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United States District Court, Northern District of Illinois, E.D

March 24, 1983


The opinion of the court was delivered by: Shadur, District Judge.


Kenneth LaPorte ("LaPorte") originally filed a three-count Complaint against R.D. Werner Company, Inc. ("Werner") for personal injuries sustained while using a Werner-manufactured step ladder:

    1. Count I, which sounded in negligence, has
  previously been found time-barred by this Court.

    2. Count II is based on strict liability

    3. Count III asserts breach of implied warranty
  under the Uniform Commercial Code ("UCC").

Werner has now moved for summary judgment as to surviving Counts II and III on statute of limitations grounds. For the reasons stated in this memorandum opinion and order, Werner's motion is granted.

Factual Background*fn1

Sometime in 1980 Howard and Lillian Huberty hired LaPorte to construct an additional room for their Cary, Illinois home. They also provided LaPorte with their ladder, which had been manufactured by Werner in June 1967 and purchased by the Hubertys more than four years before this action was filed. On or before June 18, 1980*fn2 the ladder apparently buckled while LaPorte was climbing it, causing him to fall and injure his arm.

Procedural Posture

On July 8, 1982 LaPorte brought this lawsuit. On July 28 Werner filed its Answer, which made no mention of any affirmative defense. Werner then moved for summary judgment, contending the Complaint was barred by the two-year limitations period prescribed for "personal injury" actions under Ill.Rev.Stat. ch. 110, § 13-202 ("Section 13-202"). When the motion was initially tendered, LaPorte's counsel conceded Count I was so foreclosed but argued Counts II and III were not. In light of LaPorte's admission, this Court granted Werner's motion as to Count I but reserved judgment on the others until the parties briefed the issues.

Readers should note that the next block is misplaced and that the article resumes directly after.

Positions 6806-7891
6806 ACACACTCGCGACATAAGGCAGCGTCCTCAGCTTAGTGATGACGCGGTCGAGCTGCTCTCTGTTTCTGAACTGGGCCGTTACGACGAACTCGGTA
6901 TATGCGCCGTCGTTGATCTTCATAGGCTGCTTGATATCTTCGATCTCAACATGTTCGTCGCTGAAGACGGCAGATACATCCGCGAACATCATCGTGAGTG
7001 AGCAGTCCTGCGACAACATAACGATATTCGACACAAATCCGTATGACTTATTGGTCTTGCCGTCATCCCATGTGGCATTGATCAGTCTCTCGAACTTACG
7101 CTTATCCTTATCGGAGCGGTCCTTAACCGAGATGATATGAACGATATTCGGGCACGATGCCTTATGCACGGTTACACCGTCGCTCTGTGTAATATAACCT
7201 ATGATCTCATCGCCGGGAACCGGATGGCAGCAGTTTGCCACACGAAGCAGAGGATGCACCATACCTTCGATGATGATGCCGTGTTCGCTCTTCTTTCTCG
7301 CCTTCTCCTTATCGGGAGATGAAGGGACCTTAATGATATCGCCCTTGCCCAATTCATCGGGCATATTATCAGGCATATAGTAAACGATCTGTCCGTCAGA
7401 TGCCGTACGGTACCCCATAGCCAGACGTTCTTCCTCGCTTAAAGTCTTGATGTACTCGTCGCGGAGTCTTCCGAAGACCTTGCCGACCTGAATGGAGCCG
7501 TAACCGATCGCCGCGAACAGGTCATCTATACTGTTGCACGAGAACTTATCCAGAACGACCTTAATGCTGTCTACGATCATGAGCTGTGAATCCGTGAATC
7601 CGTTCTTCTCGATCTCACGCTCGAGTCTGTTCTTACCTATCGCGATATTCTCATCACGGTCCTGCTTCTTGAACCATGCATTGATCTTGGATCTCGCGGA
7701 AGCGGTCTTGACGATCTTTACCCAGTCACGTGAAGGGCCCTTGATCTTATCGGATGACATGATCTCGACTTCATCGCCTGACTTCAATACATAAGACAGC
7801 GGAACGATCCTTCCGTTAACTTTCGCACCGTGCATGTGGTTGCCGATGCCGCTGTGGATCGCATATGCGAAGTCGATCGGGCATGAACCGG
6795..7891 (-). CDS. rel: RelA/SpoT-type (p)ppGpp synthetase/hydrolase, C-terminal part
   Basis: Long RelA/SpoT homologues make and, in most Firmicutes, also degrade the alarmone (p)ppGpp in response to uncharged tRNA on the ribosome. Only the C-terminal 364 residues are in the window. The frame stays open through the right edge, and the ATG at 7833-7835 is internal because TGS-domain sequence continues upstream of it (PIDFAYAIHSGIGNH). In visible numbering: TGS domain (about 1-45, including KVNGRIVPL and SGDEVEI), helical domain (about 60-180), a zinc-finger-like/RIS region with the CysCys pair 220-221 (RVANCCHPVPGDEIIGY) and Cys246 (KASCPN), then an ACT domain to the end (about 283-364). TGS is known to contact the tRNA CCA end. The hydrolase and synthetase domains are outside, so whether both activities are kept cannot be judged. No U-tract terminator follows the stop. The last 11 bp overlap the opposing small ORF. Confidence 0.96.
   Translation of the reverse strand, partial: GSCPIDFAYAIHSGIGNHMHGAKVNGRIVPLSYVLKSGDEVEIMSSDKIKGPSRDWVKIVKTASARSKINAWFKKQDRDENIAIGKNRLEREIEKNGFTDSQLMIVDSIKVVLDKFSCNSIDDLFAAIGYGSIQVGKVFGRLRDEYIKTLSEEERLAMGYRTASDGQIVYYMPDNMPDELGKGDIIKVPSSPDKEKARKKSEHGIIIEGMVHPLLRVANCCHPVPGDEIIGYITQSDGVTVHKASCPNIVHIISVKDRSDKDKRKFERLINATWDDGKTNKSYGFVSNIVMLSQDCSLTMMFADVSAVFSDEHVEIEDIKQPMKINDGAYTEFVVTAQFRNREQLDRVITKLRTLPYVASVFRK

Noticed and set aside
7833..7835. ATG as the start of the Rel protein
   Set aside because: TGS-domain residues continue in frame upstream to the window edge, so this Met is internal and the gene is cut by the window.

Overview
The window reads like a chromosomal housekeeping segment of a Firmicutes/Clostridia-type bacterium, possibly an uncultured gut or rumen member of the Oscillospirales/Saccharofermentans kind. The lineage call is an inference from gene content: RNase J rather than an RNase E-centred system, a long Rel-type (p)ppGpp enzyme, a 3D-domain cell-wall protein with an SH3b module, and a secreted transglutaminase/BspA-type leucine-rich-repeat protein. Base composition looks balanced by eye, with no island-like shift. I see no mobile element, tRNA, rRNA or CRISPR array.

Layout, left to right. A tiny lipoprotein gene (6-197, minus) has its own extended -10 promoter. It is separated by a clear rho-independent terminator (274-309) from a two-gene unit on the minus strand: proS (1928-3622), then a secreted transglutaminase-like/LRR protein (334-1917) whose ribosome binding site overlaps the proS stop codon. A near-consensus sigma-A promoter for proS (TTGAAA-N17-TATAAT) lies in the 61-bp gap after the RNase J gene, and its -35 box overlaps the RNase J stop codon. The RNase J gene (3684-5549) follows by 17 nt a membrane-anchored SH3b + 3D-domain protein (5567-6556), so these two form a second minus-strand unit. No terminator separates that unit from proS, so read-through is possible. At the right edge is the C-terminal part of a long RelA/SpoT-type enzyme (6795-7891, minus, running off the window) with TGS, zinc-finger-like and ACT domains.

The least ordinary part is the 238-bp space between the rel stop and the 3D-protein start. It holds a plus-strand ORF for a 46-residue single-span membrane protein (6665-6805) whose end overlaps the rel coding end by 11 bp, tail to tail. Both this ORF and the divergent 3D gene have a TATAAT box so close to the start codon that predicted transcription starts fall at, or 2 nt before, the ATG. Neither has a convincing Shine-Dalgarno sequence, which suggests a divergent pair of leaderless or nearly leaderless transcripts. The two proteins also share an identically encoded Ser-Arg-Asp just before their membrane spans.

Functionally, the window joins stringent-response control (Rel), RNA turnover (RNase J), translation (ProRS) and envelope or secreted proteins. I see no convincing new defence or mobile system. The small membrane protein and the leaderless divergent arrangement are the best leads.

Werner's memoranda altered its position somewhat. While continuing to rely on Section 13-202 as to Count II, Werner now acknowledges UCC § 2-725 ("Section 2-725," enacted in Illinois as Ill.Rev.Stat. ch. 26, § 2-725) controls Count III. Werner argues Section 2-725's four-year period expired before this action was filed because the claim "accrued" at the time of the breach of warranty, not the time of injury.

LaPorte advances three reasons to resist summary judgment:

    1. Werner has not filed an appropriate summary
  judgment motion on Counts II and III. Its motion
  was directed solely to Count I, for the statute
  of limitations on which the motion relied
  exclusively — Section 13-202 — applies only to
  Count I.

    2. Under Fed.R.Civ.P. ("Rule") 8(c) Werner